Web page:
The 100 Greatest* Slasher Movies Part V: #60-51

*According to me! Me, me, me. So there’re bound to be a few classics missing.

See:
#100-91 here
#90-81 here
#80-71 here
#70-61 here

60: Halloween H20: 20 Years Later (1998)

After Scream made teen slasher movies cool again for about 25 minutes in the 90s, the Halloween franchise re-grouped, ignored everything after Halloween II (upsetting fans in the process) and brought back Jamie Lee Curtis as the lovely Laurie Strode, hiding out in California. Her big bro tracks her down and slashes his way to the prep school where she works.

Crowning moment: Without a shadow of a doubt the finale in which axe-toting Laurie finally gets Michael where she wants him, until Resurrection shit all over it with its stupid-as-fuck retcon. The triple-slaying that opens the movie is pretty good too.

59: Tenebrae (1982)

Possibly Dario Argento’s most slashy work; Anthony Franciosa is a famous American writer on a book tour which, when it arrives in Rome, comes accompanied by a series of gruesome murders. Typically adorned with giallo flair, mean-spirited borderline misogynistic kills (“Male heroes with their hairy, macho bullshit” a feminist critic spouts… guess what happens to her?), and B-movie fixture John Saxon as the writer’s kitschy agent.

Crowning moment: Death-by-modern art is where it’s at.

58. The Slumber Party Massacre (1982)

Feminist writer Rita Mae Brown scripted this corny flick as a send-up of the genre, only to see much of it altered to ‘suit the demographic’ as a girls’ basketball team hold a slumber party that’s crashed a power-drill favouring killer. Stupid as it is, there’s a lot of fun stuff at play and some of the original intent still seeps through the holes in the cheese.

Crowning moment: There are three final girls in this film, who all strike back at the killer together in a frenzy of awesome oestrogenic rage.

57: Killer Party (1986)

A sorority girl is possessed by a vengeful spirit at an abandoned frat house during an April Fool’s pledge party, dons a deep-sea diver suit (!?) and begins killing everyone. Dumb as it sounds, there’s a lot of fun in this well scripted, good humoured gem, which was heavily cut prior to release and is yet to see a restored version surface.

Crowning moment: The trick beginning is amusing, not least for the awesome White Sister song April (alluding to the original title The April Fool), but this one is at its best before most of the killing starts as we are acquainted with characters so likeable it’s sad to watch them die.

56: Fatal Games (1983)

A select group of promising young Olympians known as ‘The Magnificent Seven’ at an exclusive athletic academy are being done in by a hooded loon who tosses a mean javelin. White largely hated and pretty badly made, Fatal Games has an early 80s charm and would be great on a double bill with Graduation Day.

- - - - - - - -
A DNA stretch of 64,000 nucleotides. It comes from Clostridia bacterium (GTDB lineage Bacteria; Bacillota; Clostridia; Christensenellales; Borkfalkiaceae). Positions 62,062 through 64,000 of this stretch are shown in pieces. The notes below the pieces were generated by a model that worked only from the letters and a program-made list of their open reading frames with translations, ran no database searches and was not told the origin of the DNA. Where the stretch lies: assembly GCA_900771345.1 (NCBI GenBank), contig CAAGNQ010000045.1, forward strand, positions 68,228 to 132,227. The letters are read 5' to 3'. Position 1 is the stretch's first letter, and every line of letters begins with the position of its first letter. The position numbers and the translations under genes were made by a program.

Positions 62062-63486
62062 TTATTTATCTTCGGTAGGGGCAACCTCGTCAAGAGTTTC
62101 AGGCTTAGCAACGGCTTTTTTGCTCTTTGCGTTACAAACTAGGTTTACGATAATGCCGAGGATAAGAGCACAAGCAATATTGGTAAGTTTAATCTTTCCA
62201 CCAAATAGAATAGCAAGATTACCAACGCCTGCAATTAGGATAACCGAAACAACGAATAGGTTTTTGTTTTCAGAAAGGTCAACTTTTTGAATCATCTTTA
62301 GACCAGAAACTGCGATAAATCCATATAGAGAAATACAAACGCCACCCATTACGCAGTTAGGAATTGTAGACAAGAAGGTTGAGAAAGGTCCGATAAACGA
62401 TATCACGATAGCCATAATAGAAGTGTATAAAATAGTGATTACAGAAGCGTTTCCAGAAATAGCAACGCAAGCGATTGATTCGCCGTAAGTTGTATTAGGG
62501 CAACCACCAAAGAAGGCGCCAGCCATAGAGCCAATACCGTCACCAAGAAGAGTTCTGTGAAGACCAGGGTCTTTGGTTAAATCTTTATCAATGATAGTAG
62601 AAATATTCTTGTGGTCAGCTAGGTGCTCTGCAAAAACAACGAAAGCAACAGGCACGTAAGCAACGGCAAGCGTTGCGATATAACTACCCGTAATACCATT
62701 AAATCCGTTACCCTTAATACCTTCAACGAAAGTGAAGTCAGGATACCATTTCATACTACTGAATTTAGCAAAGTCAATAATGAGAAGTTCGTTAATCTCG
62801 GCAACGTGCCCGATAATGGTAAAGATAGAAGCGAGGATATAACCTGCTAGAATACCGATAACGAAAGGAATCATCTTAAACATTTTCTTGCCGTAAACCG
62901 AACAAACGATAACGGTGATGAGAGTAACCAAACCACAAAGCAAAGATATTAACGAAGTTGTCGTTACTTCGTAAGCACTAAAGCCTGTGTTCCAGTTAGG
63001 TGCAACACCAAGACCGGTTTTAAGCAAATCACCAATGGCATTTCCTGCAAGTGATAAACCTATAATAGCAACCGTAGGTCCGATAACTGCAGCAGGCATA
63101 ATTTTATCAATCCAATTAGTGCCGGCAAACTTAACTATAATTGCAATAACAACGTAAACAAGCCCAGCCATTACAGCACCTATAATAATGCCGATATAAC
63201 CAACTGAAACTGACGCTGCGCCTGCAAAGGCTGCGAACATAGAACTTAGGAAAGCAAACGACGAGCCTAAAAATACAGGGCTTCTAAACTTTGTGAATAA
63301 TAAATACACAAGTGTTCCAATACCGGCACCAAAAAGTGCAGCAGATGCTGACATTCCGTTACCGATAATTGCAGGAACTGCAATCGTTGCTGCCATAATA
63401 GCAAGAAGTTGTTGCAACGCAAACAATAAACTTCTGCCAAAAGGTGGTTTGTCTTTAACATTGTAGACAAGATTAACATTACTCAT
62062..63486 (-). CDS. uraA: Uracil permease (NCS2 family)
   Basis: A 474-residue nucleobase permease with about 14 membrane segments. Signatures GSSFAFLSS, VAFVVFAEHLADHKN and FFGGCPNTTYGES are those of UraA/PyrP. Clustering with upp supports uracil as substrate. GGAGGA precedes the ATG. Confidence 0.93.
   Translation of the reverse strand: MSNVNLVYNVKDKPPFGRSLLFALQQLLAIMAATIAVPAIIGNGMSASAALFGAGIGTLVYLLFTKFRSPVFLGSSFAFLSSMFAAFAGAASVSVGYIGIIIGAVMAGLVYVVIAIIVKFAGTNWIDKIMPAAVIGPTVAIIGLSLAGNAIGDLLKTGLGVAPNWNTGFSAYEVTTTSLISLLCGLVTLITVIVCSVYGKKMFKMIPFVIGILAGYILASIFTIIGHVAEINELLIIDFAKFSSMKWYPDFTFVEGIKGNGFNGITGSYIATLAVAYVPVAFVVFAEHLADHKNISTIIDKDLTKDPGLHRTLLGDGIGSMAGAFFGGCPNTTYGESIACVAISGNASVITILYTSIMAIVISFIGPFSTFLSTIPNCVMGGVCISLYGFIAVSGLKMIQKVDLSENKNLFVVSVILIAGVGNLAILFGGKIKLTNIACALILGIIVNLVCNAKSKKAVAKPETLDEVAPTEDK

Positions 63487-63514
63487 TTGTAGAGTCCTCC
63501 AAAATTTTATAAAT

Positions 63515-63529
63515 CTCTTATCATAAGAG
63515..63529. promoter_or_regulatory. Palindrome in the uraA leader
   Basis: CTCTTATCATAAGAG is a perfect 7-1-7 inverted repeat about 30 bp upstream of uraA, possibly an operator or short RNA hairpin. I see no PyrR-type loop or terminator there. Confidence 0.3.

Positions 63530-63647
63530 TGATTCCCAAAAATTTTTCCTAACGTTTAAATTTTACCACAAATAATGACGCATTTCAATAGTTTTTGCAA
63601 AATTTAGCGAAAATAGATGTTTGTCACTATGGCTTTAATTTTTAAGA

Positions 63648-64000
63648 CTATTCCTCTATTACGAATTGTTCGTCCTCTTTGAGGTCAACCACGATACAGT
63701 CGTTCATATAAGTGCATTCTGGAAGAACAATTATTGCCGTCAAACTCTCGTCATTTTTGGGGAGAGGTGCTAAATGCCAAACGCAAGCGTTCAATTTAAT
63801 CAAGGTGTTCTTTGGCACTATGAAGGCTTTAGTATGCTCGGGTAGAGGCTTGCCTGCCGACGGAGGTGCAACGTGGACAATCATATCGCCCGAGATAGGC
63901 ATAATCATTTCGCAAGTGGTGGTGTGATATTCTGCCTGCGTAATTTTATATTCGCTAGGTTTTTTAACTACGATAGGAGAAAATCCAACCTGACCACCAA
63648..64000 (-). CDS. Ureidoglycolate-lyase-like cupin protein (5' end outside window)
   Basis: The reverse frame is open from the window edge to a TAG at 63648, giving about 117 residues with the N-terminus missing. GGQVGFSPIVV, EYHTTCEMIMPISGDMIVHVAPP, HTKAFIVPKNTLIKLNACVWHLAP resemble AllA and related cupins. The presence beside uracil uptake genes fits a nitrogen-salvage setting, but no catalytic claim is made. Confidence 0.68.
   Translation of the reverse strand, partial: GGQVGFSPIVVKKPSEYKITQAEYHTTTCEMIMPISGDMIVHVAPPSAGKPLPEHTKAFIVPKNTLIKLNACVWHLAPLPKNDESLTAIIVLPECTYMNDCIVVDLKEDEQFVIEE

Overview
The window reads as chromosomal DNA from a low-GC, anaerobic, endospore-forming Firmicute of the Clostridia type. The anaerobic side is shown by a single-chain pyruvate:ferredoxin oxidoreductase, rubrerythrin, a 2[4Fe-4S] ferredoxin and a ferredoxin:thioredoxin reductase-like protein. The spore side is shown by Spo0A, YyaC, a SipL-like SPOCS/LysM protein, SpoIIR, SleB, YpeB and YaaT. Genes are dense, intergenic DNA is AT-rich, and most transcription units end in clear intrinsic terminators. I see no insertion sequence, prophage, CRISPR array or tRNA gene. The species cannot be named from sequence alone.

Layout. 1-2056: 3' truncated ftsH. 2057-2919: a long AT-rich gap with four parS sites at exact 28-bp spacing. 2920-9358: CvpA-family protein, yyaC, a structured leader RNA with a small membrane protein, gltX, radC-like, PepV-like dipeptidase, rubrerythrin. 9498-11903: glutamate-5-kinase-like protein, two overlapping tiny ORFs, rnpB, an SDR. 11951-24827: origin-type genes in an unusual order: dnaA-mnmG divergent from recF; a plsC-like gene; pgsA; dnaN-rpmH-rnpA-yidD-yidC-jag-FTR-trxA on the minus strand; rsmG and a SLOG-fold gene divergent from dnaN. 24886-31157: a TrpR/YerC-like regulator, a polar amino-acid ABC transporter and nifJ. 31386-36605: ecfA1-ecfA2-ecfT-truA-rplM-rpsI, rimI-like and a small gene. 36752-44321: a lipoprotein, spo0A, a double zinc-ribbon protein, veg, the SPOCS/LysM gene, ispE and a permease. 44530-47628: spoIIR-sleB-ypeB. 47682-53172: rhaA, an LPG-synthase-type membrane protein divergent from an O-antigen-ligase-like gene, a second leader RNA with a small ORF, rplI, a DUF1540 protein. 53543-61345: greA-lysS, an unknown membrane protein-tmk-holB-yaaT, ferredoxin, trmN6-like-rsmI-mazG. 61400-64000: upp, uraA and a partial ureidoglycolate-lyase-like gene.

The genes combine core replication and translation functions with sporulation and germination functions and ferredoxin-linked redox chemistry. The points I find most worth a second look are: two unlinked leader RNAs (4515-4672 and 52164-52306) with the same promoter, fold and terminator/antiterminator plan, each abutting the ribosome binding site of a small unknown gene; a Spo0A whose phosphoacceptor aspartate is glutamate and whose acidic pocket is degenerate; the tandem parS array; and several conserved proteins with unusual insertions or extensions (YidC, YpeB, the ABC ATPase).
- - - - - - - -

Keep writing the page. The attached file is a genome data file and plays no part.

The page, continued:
Crowning moment: The unmasking of the killer, given away in a lot of reviews, is a surreal yet awesome moment, that kicks off a great, if too short, chase scene.

55: Julia’s Eyes (2010)

Guillermo del Toro co-produced this atmospheric chiller about the titular young woman whose blind sister has mysteriously killed herself, just as Julia begins developing symptoms of the same degenerative sight disorder. In addition to this nightmare, somebody is hanging around and killing people who can provide answers to her sister’s death.

Crowning moment: A blind woman tells the Julia: “There’s someone else with you – he’s right behind you.”

54: Silent Night, Deadly Night (1984)

Parent groups picketed theaters showing this Utah-shot festive hacker, resulting in it being pulled completely. A young man traumatised by the murder of his parents at the hands of a robber dressed as Santa and the harsh Mother Superior at his orphanage, goes mental when he is forced to don a Saint Nick costume by the toy store he works in… Death by fairy lights and antler-impalings ensue.

Crowning moment: Nasty bullies snatch sledges off a couple of kids and find that their route down a dark hill is fraught with swinging axes.

53: Deadly Blessing (1981)

An early Wes Craven slasher flick that’s often overlooked in between the vast shadows of The Hills Have Eyes and Elm Street. A series of murders occur around a sub-Amish commune where a young city woman married a member of the flock, much to the chagrin of their leader Ernest Borgnine (check that beard). Could it be a mythical incubus?

Crowning moment: Again, the left field revelation of who the killer is elevates this from a standard whodunit to a whatthefuck!? moment with some debt to old pal Sean Cunningham’s breakthrough film of the previous year.

52: Sorority Row (2009)

One of the better slasher film remakes, this overhaul of 1982’s The House on Sorority Row is like Mean Girls with a body count. After a prank goes tragically wrong, a gaggle of college girls end up tossing one of their number down a mineshaft and live with the secret until their graduation party several months later, where a cloaked maniac begins doing away with anyone who might know the truth…

Crowning moment: Bad-ass housemother Carrie Fisher with a shotgun actively hunting down the killer, and bitchy sorority president Leah Pipes’ never ending tirade of quips and put-downs.

51: Final Destination 5 (2011)

A young office worker has the foresight to save a few of his colleagues when he has an accurate premonition of a huge suspension bridge collapse. Shortly after, those who should’ve died find themselves meeting nasty ends in bizarre ‘accidents’.

Crowning moment: Sadly, the final act of this film was correctly predicted before release, softening the awesome punch of its twist, but it’s still a great full circle climax IF the producers can keep their hands off churning out more sequels.

 Like ‘em on Facebook

3 comments

Leave a Reply

Your email address will not be published.